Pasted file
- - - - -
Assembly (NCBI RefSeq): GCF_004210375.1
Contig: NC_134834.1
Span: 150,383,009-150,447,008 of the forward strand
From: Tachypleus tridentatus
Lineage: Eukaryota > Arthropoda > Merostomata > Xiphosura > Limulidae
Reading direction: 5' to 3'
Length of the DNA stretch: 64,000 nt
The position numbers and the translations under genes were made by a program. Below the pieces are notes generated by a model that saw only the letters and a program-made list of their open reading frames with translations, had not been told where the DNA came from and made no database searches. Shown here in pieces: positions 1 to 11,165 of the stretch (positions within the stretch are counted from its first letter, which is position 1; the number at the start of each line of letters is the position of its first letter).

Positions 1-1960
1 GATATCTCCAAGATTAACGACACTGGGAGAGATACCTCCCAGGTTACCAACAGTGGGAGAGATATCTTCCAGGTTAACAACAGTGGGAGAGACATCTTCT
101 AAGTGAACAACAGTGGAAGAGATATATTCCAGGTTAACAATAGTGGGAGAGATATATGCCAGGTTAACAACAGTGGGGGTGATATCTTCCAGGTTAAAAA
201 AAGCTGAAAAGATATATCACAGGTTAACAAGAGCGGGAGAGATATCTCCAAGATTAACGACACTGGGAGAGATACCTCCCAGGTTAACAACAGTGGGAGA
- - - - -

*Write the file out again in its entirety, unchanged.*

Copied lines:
Assembly (NCBI RefSeq): GCF_004210375.1
Contig: NC_134834.1
Span: 150,383,009-150,447,008 of the forward strand
From: Tachypleus tridentatus
Lineage: Eukaryota > Arthropoda > Merostomata > Xiphosura > Limulidae
Reading direction: 5' to 3'
Length of the DNA stretch: 64,000 nt
The position numbers and the translations under genes were made by a program. Below the pieces are notes generated by a model that saw only the letters and a program-made list of their open reading frames with translations, had not been told where the DNA came from and made no database searches. Shown here in pieces: positions 1 to 11,165 of the stretch (positions within the stretch are counted from its first letter, which is position 1; the number at the start of each line of letters is the position of its first letter).

Positions 1-1960
1 GATATCTCCAAGATTAACGACACTGGGAGAGATACCTCCCAGGTTACCAACAGTGGGAGAGATATCTTCCAGGTTAACAACAGTGGGAGAGACATCTTCT
101 AAGTGAACAACAGTGGAAGAGATATATTCCAGGTTAACAATAGTGGGAGAGATATATGCCAGGTTAACAACAGTGGGGGTGATATCTTCCAGGTTAAAAA
201 AAGCTGAAAAGATATATCACAGGTTAACAAGAGCGGGAGAGATATCTCCAAGATTAACGACACTGGGAGAGATACCTCCCAGGTTAACAACAGTGGGAGA